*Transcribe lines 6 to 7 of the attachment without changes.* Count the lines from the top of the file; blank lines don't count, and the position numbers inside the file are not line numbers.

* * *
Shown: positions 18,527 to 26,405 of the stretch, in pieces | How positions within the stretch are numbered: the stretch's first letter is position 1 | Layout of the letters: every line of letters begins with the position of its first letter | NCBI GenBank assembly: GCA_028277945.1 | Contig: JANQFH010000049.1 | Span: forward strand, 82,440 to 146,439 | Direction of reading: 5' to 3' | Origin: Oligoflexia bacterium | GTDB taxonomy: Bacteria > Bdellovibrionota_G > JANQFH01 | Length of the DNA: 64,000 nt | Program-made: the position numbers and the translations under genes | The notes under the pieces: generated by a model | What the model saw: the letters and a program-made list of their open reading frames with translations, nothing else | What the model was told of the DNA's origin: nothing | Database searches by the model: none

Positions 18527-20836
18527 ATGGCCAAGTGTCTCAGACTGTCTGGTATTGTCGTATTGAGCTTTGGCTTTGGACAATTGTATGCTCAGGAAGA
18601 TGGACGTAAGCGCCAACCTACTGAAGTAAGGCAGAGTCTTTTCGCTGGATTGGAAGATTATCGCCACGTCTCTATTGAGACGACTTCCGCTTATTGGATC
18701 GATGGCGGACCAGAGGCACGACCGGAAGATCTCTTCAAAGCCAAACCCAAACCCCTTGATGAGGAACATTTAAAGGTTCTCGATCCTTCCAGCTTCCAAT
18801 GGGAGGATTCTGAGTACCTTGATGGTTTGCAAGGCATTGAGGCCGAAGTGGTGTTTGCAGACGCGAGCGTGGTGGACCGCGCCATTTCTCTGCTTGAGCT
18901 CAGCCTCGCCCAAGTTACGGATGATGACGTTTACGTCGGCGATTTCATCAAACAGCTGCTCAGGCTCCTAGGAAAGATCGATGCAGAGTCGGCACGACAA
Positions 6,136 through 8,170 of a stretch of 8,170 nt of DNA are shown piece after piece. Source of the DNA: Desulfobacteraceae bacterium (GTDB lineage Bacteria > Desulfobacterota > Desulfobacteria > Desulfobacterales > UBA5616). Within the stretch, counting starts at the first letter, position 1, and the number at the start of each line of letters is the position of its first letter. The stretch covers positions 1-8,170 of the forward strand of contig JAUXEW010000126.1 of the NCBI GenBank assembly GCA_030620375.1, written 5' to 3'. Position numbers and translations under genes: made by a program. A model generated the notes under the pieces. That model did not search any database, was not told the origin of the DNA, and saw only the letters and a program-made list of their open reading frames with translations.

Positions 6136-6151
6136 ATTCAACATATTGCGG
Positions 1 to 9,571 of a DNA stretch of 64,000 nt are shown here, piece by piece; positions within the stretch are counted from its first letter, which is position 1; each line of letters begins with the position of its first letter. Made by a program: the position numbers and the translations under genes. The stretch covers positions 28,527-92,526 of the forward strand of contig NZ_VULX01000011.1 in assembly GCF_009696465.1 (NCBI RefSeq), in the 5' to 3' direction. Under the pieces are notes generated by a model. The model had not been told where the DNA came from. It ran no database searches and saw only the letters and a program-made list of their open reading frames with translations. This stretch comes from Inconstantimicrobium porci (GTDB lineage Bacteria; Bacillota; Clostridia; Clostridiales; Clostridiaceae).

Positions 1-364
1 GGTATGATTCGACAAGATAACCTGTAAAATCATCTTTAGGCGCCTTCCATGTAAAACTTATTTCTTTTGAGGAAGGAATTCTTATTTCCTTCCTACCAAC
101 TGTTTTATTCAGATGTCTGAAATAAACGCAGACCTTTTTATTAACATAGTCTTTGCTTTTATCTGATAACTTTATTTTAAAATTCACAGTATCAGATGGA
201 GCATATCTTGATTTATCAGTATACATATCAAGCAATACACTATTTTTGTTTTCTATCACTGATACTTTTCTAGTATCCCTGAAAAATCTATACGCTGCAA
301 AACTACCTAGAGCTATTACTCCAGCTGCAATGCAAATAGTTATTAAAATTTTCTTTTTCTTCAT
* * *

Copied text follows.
18801 GGGAGGATTCTGAGTACCTTGATGGTTTGCAAGGCATTGAGGCCGAAGTGGTGTTTGCAGACGCGAGCGTGGTGGACCGCGCCATTTCTCTGCTTGAGCT
18901 CAGCCTCGCCCAAGTTACGGATGATGACGTTTACGTCGGCGATTTCATCAAACAGCTGCTCAGGCTCCTAGGAAAGATCGATGCAGAGTCGGCACGACAA